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Books       Letters       Me


Apr 15, 2024


Bookman: 1. a person who has a love of books and especially of reading. 2. a person who is involved in the writing, publishing, or selling of books. Oh, hi that's me!!

A book I wanted to love. But didn't. But am I still happy I read it? I'm conflicted about The Book Woman of Troublesome Creek which follows the main character, Cussy Mary, a blue-skinned packhorse librarian on her book route – and the racism, classism, and sexism she faced in the Kentucky mountains just after the Great Depression. I learned a lot from this historical novel (which is why I love reading historical fiction) but the fundamentals of the story didn't move like I wanted them to. To me, it seemed like many of the plot points were unearned. The dialect wasn't consistent. The characters weren't complex enough for my tastes. It just didn't work for me, but three years ago I wouldn't have been able to tell you why. But I honor the work that someone puts into a novel. I know how hard it is. Many people on the internet love this novel (it made many bestseller lists), so if it speaks to you – go on with it! 

What I'm writing: I have revamped my Thursday letter – In My Own Words – to push me (severely) out of my comfort zone. Long-time readers know that I essentially replaced my weekly writings over the last year with this In My Library email. It wasn't on purpose. This was supposed to be in addition to the weekly writing I've always done. But I was getting so bored with my style of newsletter writing – which I'd done every week for the last 12 years – vaguely personal, vaguely inspirational, vaguely valuable. I've been in such a deep writing craft transformation these last few years learning to write fiction, that I want to bring those storytelling skills over to this space. But that requires me to share, to be more detailed and specific, to be more honest, and more uncomfortable with pushing my envelope. Well, Thursday's In My Own Words is all of that. And I hope you like it. T-minus 2 days!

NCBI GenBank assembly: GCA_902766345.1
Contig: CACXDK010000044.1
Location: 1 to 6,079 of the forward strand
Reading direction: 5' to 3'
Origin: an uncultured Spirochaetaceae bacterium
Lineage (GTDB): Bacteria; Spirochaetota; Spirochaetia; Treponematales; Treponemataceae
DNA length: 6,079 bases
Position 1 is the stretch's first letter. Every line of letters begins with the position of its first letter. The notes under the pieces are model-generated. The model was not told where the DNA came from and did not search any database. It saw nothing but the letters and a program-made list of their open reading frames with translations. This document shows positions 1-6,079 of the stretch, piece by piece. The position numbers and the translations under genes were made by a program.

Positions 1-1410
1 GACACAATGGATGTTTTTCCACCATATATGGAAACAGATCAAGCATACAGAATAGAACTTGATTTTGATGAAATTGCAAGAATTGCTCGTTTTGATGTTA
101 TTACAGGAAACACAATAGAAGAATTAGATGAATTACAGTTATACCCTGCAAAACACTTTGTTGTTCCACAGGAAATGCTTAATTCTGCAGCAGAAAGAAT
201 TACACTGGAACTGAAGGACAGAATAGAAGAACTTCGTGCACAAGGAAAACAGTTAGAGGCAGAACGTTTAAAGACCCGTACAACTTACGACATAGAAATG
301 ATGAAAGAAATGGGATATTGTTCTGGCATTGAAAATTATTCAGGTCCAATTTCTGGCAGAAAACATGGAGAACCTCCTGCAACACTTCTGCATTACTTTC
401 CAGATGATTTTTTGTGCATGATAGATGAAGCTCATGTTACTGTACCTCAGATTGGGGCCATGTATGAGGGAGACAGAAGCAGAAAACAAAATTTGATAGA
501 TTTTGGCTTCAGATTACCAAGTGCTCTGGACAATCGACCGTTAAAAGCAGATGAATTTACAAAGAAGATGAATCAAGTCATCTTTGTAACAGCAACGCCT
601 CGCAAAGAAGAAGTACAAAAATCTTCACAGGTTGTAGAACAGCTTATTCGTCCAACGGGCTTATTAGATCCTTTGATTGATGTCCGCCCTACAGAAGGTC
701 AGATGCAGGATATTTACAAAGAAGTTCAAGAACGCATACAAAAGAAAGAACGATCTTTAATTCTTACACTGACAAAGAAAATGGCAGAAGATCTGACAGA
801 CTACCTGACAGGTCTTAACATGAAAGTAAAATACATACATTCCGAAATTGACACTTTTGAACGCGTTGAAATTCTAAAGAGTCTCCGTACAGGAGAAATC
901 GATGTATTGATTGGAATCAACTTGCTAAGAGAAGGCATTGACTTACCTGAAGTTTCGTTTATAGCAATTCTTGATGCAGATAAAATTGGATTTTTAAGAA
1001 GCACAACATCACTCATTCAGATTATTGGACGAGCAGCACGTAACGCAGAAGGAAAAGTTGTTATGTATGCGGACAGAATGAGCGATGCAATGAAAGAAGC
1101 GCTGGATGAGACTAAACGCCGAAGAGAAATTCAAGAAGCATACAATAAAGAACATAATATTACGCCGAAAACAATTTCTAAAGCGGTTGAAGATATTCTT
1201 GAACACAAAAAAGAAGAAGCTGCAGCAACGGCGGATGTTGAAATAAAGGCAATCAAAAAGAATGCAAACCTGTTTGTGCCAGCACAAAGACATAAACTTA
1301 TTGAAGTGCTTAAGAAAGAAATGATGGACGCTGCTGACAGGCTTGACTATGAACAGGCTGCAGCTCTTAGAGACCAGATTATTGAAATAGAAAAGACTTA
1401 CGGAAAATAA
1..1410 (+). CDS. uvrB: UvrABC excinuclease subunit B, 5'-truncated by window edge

What gets passed down becomes our history. A few for the canon:

Why is it so hard to tell our hairdresser that there needs to be a slightly shorter frame of layers around our face? Or to tell our nail technician that the corners of our nails are too rounded? Instead of the discomfort of saying something, we choose the discomfort of living with it....versus critiquing their work even though it's on our body. I don't do this anymore. I'm very vocal and very specific when something I've paid for doesn't suit me (just ask my brilliant curl specialist Kristie how many individual curls I'll lift and say, something's not laying right over here). But I used to be the girl who said nothing, which seems to be a shared experience for most women. Over the weekend, I learned of the Salty Lemonade experiment, which was conducted by ABC News (so not exactly high-science over there). Still, the observations broke my heart. Boys and girls were both given a glass of very salty lemonade to drink while they talked with a researcher. 100% of the boys said something. Gross. Yuk. Ew, this is terrible. And 100% of the girls said nothing about the gross amount of salt in their lemonade, choking it down, and even one saying something nice. When asked why, the girls all said they didn't want to be rude or make anyone feel bad. The intention is so big-hearted, AND, for the grown-up good girls reading this: say something about the salt in your lemonade this week!!! I swear. It's so freeing.


Stories are heirlooms. Here's one of mine:

Keeping with the good girl theme, I loved this article by my somatic therapist Celine – The Aftermath of Good Girl Conditioning. It took me a long time to be able to say to someone I love: I need more attention. I'm getting better at it. Some types of relationships are easier for me than others. For a long time, I worried about “being needy” and I'll never forget the first time someone told me “You're not needy. You have needs, and there's nothing wrong with that.” I'm actively learning to listen to my body – she often tells me loud and clear that my needs aren't being met. But I'll rationalize and strategize why it's OK that they're not. Listening to what I want and need in terms of love and attention has led to some endings this year, but it's also led to some seriously incredible foundations of trust built between me and me. I highly recommend the read if anything I just said resonates or if you're the woman still choking down the metaphorical salty lemonade.


My words are written just for you.